“When I moved to the neighborhood in 1975, it was very quiet,” said Peter Linenthal, a self-described visual anthropologist whose interest in cultural history extends from Kushan and Ghandara antiquities to his immediate surroundings on rapidly growing Potrero Hill.
“There was a couple living here who I think was part of the Free Angela Davis committee. We found some letters in a drawer,” he said of his own home which, records confirm, was built before the 1906 earthquake and retained running water in the aftermath, serving the neighborhood during the disaster
As director of the Potrero Hill Archive Project, Linenthal is the go-to person for people seeking and discarding old photographs and residence histories, usually when people are renovating or piecing together family histories. It was that work I had intended to dig into with him, but when a mutual friend introduced us and Linenthal opened the door of his home, it was clear there was going to be far more to tell about his San Franciscan life as an artist, illustrator and children’s author.
“I’ve certainly travelled but sometimes I feel like I should’ve lived someplace else,” said Linenthal from the top floor of the unit he owns and occupies with his husband Phillip Anasovich (the couple has been partnered since 1984). Purchased in 1975 for $50,000, with its nearly 360 degree view of The City and the sun illuminating the building’s original 1905 detailing, a tabby cat completes the scene: It’s hard to imagine a better place to live, period.
“I heard Carlos Santana used to practice in the basement. I’m not sure if it’s true, but there are acoustical tiles on the ceiling,” he said.
When Linenthal was a kid, he set up a museum in one of the rooms of his parents’ house.
“I’ve always been interested in visual and tangible stuff,” he said. “My parents were both literary people and I remember thinking, they’re just words, it’s not real.”
Linenthal’s father, Mark Linenthal, was a poetry professor at San Francisco State University. “He testified in the Howl trial,” in which Lawrence Ferlinghetti was accused and found not guilty of obscenity for publishing Allen Ginsberg’s poem. “He stood up for what he valued, free speech and for art,” he said, beaming. “He argued that to call it obscenity was to take a narrow view; rather, it changed the expectations for what a poem could be, which I thought was a nice way to put it.”
His mother was the writer Alice Adams; it was she who encouraged him to write children’s books. “I appreciate my parents a lot now, but I think the visual is important. I love books, don’t get me wrong,” he said. One look at his overflowing shelves leaves no doubt about that: not only is he an author but he’s the landlord of Christopher’s Books, Potrero Hill’s neighborhood booksellers.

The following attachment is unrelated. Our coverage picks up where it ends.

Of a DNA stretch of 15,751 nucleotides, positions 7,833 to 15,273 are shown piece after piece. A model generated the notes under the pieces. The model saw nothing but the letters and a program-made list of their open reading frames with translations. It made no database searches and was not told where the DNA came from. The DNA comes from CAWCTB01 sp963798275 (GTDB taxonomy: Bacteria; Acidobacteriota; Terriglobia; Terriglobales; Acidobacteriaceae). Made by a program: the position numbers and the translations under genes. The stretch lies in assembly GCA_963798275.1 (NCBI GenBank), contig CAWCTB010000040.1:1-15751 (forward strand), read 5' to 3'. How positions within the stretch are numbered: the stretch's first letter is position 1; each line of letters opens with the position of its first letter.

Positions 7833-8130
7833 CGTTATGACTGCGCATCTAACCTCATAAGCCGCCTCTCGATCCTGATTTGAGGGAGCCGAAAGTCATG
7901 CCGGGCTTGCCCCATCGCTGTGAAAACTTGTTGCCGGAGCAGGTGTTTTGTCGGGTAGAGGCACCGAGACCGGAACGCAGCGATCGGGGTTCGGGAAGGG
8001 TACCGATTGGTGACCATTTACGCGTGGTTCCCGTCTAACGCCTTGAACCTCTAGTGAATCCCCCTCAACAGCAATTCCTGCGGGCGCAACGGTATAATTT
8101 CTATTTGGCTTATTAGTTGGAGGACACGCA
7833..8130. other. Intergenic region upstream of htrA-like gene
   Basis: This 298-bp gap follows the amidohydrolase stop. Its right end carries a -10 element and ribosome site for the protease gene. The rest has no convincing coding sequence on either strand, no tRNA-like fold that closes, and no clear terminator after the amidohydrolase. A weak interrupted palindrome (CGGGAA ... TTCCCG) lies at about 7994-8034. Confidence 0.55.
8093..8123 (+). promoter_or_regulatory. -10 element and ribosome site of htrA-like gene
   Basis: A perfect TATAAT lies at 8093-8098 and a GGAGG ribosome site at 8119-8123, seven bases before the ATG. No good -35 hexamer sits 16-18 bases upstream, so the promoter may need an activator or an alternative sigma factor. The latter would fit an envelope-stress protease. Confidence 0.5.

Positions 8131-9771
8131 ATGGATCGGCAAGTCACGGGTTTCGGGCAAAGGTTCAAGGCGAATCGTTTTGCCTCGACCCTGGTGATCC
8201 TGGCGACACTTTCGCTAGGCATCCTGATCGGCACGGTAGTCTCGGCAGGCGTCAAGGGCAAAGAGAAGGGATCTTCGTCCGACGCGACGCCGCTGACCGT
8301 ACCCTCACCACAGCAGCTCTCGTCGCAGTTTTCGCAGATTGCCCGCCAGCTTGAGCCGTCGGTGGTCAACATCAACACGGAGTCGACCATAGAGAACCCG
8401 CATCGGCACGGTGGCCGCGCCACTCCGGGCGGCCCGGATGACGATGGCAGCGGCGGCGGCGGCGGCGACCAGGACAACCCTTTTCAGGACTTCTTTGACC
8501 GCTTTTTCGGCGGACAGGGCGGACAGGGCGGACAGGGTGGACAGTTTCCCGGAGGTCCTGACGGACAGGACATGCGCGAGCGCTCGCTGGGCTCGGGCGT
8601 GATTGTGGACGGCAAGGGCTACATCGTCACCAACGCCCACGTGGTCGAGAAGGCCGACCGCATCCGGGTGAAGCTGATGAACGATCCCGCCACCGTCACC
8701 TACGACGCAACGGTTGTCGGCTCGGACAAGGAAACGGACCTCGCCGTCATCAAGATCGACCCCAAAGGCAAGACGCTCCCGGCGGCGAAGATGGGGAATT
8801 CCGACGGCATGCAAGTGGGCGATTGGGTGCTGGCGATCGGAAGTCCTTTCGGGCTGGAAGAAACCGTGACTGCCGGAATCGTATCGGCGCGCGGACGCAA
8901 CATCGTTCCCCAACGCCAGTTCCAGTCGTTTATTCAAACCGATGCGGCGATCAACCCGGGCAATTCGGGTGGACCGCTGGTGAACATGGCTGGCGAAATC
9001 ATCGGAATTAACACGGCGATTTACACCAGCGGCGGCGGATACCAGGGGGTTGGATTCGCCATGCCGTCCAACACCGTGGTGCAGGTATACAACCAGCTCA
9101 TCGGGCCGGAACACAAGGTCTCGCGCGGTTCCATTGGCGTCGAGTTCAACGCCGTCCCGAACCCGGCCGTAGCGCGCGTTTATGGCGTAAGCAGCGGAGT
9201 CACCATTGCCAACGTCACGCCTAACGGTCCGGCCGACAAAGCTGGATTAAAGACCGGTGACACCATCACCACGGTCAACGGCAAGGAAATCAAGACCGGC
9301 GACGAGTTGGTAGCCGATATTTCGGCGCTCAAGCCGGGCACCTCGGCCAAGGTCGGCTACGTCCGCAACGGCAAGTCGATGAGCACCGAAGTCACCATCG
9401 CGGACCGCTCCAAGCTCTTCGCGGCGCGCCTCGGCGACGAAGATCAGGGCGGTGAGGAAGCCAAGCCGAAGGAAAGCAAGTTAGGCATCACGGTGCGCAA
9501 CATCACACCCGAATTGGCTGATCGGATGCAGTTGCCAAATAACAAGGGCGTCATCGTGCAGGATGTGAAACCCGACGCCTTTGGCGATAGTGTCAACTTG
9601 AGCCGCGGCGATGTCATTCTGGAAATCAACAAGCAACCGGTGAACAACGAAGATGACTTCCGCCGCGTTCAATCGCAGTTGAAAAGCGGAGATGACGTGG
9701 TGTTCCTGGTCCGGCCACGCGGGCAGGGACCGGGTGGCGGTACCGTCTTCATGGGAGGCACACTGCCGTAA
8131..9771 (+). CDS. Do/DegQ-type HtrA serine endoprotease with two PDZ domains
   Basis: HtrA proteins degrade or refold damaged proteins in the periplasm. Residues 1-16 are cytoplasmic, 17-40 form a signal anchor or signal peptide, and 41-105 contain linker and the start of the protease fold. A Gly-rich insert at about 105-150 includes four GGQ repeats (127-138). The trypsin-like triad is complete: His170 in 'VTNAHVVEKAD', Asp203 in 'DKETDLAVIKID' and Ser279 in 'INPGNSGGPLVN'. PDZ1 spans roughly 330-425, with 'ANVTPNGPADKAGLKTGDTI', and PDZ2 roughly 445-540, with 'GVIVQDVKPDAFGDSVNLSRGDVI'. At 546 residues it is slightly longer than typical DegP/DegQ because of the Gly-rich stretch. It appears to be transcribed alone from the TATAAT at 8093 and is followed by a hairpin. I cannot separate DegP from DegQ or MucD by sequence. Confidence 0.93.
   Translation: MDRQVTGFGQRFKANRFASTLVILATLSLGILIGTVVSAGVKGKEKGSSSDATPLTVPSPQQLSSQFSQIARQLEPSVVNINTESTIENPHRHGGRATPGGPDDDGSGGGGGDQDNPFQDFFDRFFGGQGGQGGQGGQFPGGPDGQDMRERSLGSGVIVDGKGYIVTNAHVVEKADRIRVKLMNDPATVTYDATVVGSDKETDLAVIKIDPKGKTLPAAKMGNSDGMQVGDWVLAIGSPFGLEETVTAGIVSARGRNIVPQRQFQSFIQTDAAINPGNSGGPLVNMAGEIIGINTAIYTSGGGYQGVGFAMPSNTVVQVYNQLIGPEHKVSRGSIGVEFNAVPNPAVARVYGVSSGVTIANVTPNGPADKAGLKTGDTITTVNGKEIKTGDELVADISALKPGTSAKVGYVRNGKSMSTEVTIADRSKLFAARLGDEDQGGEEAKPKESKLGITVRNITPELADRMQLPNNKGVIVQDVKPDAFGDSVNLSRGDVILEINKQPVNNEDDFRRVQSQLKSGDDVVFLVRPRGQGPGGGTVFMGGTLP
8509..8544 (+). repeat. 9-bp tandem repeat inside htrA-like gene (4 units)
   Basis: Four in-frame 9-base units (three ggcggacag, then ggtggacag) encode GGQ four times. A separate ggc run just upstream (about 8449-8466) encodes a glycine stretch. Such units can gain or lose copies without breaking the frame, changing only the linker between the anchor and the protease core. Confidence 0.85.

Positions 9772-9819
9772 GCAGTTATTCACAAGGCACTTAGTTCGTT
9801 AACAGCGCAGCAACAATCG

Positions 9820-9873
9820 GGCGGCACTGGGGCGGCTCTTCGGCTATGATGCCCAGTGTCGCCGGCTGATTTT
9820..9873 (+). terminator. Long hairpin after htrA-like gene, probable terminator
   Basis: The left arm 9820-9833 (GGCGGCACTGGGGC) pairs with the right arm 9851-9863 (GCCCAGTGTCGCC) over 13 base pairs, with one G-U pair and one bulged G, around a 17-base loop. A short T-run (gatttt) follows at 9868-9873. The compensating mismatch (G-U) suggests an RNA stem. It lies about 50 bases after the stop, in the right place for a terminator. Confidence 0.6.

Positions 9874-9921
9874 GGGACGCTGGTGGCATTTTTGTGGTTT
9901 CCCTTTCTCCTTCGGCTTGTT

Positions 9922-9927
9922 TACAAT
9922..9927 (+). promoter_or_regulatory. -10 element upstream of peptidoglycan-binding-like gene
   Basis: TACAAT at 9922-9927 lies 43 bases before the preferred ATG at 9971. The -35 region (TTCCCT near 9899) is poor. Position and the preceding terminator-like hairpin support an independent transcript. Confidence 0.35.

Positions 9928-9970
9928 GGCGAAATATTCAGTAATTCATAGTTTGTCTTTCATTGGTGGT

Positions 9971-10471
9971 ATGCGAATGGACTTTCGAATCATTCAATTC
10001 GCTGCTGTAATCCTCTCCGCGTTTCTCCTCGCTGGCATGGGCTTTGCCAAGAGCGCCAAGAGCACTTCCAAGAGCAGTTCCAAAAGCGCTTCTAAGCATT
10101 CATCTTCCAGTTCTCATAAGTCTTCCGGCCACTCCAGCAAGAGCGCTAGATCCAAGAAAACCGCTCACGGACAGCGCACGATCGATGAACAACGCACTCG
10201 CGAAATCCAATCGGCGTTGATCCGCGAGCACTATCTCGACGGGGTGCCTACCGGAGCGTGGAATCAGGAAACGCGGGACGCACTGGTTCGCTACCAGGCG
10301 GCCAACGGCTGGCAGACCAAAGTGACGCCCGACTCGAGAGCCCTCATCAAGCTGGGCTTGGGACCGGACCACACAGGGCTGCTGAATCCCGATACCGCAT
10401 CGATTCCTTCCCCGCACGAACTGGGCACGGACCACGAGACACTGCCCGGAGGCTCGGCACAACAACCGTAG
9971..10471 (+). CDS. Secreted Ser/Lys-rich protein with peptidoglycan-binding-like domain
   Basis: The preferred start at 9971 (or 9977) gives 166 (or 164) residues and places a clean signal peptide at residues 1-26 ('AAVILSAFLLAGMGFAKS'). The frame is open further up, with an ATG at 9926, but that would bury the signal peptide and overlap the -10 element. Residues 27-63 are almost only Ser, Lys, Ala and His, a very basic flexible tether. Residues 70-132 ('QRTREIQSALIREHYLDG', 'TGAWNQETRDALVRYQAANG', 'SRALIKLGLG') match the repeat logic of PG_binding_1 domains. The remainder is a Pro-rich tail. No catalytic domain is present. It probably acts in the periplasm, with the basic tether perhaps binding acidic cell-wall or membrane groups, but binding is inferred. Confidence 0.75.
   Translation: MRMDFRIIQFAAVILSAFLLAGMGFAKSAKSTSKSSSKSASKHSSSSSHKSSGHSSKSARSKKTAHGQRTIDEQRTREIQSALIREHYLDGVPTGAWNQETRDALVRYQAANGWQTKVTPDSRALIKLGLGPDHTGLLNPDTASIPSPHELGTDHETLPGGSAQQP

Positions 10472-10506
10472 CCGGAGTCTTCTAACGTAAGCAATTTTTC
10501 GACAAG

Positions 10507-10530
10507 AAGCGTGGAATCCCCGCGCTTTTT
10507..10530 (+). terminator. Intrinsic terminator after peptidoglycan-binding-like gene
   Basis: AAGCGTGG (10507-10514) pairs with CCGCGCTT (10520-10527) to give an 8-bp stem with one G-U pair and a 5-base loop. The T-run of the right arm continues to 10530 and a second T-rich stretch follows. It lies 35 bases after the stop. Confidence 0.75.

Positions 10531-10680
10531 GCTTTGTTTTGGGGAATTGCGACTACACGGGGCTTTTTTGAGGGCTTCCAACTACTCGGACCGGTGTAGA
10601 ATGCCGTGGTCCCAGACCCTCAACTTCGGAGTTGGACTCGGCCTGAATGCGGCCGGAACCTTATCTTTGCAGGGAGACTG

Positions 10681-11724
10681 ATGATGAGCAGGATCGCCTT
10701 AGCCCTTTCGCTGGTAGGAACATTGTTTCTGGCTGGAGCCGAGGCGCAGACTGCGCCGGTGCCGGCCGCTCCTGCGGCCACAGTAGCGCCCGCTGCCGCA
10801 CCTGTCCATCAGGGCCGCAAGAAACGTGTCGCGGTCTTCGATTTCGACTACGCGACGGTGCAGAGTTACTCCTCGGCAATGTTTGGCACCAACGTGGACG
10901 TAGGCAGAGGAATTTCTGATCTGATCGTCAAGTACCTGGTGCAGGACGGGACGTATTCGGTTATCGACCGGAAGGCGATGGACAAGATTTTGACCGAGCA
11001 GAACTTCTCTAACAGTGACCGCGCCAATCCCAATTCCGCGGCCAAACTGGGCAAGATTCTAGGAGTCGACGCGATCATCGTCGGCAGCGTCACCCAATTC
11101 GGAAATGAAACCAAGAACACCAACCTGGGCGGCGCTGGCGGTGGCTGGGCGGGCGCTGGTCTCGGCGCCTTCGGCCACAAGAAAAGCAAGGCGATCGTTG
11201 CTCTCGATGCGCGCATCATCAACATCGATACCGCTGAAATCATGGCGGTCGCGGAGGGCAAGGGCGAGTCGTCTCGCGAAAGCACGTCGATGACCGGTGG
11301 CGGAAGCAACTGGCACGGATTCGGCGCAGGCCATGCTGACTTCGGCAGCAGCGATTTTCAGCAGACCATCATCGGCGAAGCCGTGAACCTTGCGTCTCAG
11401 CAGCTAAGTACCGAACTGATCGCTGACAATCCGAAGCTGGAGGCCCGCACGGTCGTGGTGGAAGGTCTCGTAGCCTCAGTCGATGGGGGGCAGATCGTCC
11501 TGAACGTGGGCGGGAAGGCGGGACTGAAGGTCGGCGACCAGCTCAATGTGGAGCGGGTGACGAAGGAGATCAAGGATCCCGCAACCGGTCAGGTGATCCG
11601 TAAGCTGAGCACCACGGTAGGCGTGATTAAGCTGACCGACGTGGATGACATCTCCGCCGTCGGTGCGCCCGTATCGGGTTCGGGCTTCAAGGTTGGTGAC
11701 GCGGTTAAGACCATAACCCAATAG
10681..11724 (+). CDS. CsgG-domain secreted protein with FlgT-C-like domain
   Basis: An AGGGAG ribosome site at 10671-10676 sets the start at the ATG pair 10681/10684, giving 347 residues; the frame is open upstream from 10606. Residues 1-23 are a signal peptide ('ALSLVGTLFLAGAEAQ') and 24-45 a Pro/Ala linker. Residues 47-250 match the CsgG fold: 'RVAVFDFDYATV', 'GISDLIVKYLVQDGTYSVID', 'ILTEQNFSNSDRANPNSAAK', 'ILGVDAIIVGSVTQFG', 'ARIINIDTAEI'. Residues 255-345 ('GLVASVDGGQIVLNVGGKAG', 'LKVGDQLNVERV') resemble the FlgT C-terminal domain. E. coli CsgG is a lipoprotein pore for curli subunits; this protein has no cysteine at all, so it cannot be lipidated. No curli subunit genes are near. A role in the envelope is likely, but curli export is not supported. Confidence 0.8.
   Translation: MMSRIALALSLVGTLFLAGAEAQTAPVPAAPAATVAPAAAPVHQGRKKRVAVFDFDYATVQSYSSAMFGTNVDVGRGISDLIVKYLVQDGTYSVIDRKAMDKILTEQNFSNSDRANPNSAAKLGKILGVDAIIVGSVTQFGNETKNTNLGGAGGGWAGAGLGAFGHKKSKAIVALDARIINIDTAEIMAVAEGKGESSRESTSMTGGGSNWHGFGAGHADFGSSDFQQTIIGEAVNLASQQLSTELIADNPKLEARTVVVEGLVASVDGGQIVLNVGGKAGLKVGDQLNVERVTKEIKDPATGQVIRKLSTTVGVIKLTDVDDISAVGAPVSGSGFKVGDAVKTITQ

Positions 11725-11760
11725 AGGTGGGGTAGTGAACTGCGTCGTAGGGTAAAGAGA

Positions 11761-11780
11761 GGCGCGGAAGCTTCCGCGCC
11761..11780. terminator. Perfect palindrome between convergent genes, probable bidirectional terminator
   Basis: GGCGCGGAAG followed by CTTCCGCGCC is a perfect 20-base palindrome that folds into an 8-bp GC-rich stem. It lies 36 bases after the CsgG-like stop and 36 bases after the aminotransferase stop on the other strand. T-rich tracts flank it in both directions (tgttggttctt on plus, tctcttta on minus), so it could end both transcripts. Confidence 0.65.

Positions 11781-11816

“They’re really super tenants and a great part of the community,” he said,
Linenthal co-authored with Abigail Johnston two books of Potrero Hill history for Arcadia Publishing as well as his own series of striking graphic board books for tiny eyes (the first was titled Look Look!). Closest to his heart is Jaya’s Golden Necklace: A Silk Road Tale, which combines his interest in art and children’s visuals with his enthusiasm for Kushan culture, particularly its coins, which started him collecting antiquities from Central Asia.
“On their coins, they had Greco Roman gods like Helios and Indian gods like Shiva and Iranian gods like Inanna. It would be like if we had Shiva on a US coin, that would be really surprising,” he explained. “On one of the coins there is a representation of Buddha which is rare. The archaeologist I’m working with on the catalog thinks we have some stuff that nobody’s seen.”
Linenthal is also interested in local archaeology: He pulled bits and pieces out of a box of stuff collected from a site in nearby Dogpatch where a foundation is being dug.
“The ground was marsh land filled with debris from the 1906 earthquake,” he said as he handed me a railroad spike and a chunk of thick, smooth glass, the kind of finds people bring to him in his capacity as the Hill’s archivist.
“I’m a little afraid that we’re becoming the colorful, groovy neighborhood with a lot of development around it,” he said. He’s working to save four brick buildings on the site of the old PG&E plant.
“They want to save the 300-foot smoke stack. That’s great. It’s from the ‘60s and doesn’t seem that old to me but the buildings go back to the early 1900s,” he said. His neighborhood has been fighting a proposed development in the Corovan building for awhile now. “It’s just too big. It would create a wall coming from downtown.”
The once-blue collar neighborhood, with its history of grazing and shipbuilding, Moloken and Slovenian settlements, Irish and Italian immigrant arrivals and 1970s revolutionary outposts is changing yet again.
“When I moved here, Goat Hill Pizza had just opened and it was really the only place in the area,” he said. “It’s still a nice neighborhood in many ways. There’s something about the hill that gives it a coherence.” I take one last long look at the view from the Hill before descending the steep flight of stairs.
“My mom wrote a book, The Last Lovely City. It’s about San Francisco,” said Linenthal. “It is lovely. It’s a beautiful place. It’s just so interesting to find out more about it.”
Denise Sullivan is an author, cultural worker and editor of “Your Golden Sun Still Shines: San Francisco Personal Histories & Small Fictions.” Follow her at www.denisesullivan.com and on Twitter @4DeniseSullivan.